Fed up with the prejudice and segregation she faced, Josephine moved to Paris in France to live in a city that, compared to the America she knew, was far more enlightened. Speaking with Mark McKenzie, a broadcaster for BFBS the Forces Station, Lewis explained what drew him to the story of Cdr Dunderdale and Baker, saying:
"This is the story of the most photographed, and most famous, you could argue, back female superstar prior to World War Two, Josephine Baker.
"What drew me to it initially ... was just the simple thought, how can someone of such high-profile superstardom, a true celebrity prior to the war, have become a spy?
"That doesn't add up. How can you have that much profile and operate in the shadows? I just didn't get it."
In 'The Flame Of Resistance', Damien writes of teenage Josephine's desire for a better way of life, where her creativity and talents were celebrated and not dismissed. He said: "She would find it chiefly in Paris, from where she would become a global star of stage, screen and song.
"At first, in the early 1920s, she set Paris alight with her sexually charged, 'exotic', semi-naked dance routines, which both scandalised, provoked and captivated her audiences."
Using a cover story of being a member of the French Nurse paratroopers, Josephine transformed herself into an Allied spy in occupied France for which she was awarded The Resistance Medal, the Croix de Guerre and Légion D'Honneur following the Second World War.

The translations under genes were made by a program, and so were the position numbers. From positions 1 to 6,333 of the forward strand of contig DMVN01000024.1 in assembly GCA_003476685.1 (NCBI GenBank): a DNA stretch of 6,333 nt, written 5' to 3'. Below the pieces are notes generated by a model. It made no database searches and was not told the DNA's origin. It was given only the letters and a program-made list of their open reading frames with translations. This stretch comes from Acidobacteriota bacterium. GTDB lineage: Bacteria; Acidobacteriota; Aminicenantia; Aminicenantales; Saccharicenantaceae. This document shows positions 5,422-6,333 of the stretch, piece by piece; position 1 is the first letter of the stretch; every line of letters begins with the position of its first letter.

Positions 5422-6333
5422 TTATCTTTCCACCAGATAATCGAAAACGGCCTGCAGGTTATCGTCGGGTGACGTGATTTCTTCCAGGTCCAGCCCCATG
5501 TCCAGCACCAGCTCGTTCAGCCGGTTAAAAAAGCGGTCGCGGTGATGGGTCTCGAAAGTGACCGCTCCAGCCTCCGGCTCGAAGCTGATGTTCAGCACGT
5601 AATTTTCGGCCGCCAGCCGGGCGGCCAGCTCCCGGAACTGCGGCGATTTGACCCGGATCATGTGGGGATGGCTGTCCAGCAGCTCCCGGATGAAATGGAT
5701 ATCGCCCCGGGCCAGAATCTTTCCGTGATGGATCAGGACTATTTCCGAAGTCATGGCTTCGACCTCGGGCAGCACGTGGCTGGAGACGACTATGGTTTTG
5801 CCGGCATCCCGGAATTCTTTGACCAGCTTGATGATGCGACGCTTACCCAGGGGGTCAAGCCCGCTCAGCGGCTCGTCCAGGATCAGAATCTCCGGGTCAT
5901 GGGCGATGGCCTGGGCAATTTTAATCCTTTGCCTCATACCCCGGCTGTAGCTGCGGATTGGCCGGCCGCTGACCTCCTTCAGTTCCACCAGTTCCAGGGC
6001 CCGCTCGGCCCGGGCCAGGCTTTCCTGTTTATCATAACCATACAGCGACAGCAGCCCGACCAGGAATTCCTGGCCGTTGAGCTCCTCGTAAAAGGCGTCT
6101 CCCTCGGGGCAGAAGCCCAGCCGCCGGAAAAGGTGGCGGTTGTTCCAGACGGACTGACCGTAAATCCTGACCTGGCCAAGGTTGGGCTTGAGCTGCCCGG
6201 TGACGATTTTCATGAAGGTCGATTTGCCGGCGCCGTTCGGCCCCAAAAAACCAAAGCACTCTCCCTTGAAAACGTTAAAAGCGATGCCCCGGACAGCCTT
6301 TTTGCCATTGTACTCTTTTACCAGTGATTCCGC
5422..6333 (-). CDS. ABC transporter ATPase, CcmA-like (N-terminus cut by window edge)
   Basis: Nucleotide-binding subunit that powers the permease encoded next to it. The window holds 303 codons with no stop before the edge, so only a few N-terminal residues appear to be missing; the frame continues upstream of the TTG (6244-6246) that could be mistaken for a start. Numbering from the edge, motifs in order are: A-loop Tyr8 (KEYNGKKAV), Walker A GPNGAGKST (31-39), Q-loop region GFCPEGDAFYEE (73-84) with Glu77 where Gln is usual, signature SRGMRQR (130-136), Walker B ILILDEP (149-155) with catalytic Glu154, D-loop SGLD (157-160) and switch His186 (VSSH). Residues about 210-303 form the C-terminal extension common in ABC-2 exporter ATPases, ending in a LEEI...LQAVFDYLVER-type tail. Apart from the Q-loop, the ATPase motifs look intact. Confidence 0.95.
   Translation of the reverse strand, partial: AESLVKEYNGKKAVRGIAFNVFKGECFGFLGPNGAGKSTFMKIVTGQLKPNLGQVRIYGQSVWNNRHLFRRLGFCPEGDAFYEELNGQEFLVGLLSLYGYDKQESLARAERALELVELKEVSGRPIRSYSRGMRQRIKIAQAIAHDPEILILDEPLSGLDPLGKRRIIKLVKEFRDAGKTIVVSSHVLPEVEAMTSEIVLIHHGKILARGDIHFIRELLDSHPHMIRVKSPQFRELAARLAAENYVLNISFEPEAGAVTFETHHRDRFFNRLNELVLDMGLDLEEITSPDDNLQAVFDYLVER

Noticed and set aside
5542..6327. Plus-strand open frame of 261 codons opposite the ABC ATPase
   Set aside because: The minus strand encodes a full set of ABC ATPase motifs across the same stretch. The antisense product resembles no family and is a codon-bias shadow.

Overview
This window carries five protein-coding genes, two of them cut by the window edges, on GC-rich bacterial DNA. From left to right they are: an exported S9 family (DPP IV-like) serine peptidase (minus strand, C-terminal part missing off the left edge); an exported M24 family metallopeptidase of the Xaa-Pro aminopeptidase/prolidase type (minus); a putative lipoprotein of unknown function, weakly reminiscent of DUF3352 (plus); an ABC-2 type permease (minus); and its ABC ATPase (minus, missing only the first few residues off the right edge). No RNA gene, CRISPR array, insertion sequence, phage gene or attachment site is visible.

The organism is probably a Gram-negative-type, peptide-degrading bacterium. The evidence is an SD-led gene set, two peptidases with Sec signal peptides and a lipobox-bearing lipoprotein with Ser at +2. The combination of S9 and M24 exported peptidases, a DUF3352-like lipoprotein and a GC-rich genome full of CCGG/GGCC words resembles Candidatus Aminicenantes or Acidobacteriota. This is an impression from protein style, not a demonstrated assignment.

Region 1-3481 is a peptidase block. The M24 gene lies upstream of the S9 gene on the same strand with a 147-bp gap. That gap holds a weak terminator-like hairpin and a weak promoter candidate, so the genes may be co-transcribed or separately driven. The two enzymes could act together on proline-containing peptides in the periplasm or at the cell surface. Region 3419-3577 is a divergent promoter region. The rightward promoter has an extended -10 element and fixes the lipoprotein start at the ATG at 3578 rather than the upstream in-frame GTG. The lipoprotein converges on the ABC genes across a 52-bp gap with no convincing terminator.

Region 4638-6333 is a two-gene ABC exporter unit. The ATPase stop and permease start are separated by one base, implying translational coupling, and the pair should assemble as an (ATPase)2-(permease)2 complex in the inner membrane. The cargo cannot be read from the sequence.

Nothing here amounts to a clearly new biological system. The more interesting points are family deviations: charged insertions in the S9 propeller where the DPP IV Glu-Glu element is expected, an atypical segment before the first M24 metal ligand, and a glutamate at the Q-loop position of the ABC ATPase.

When she became a spy, Josephine was so famous that she was hiding in plain sight. She managed to lead a successful double life because of the relationship she had with her spymaster, Cdr Dunderdale.
Following his death on 13 November 1990, Cdr Dunderdale was described in 'The Times' newspaper as being a "genuine romantic and pirate" adding that "a bottle of vintage champagne was never far from one hand, a cigarette held in a long holder in the other."
Damien goes further than that by saying that "Dunderdale remains to this day this iconic figure, of the British Secret Intelligence Service" adding "he is the model for young wannabe British spies.
"Dunderdale... was one of the key people in recruiting and handling Josephine Baker as she became an agent and she went from being a rookie trainee voluntary honourable correspondent to being towards the end of the war, really the kind of spymaster orchestrating many, many different levels of espionage operations."
The undercover work undertaken between Cdr Dunderdale and Josephine and hundreds of other spies during the Second World War was crucial in the battle against Hitler.
In 'The Flame of Resistance,' Lewis writes of Josephine's belief that "more is achieved by love than hate. Hate is the downfall of any race or nation."
Through his research, Lewis discovered that Josephine loved Paris as it had embraced her when she arrived. But Nazi Germany was threatening her beloved city and the freedoms of herself and the Parisians she admired.
Lewis writes: "To her, the rise of Hitler, Goering and Eichmann, plus the Führer’s other henchmen, threatened all that she had come to believe in and all that she held dear.
"If the forces of Nazi Germany invaded, she would once again be forced to flee from prejudice and hatred."
This was something she would not do. Instead, she teamed up with men and women like Cdr Dunderdale to play a part in helping to prevent the spread of Nazism.
'The Flame of Resistance: The Untold Story of Josephine Baker’s Secret War' by Damien Lewis is published by Quercus at £20.
Cover image: Commander Wilfred Dunderdale and Josephine Baker (Picture: Dunderdale Archives and Hi-Story / Alamy Stock Photo).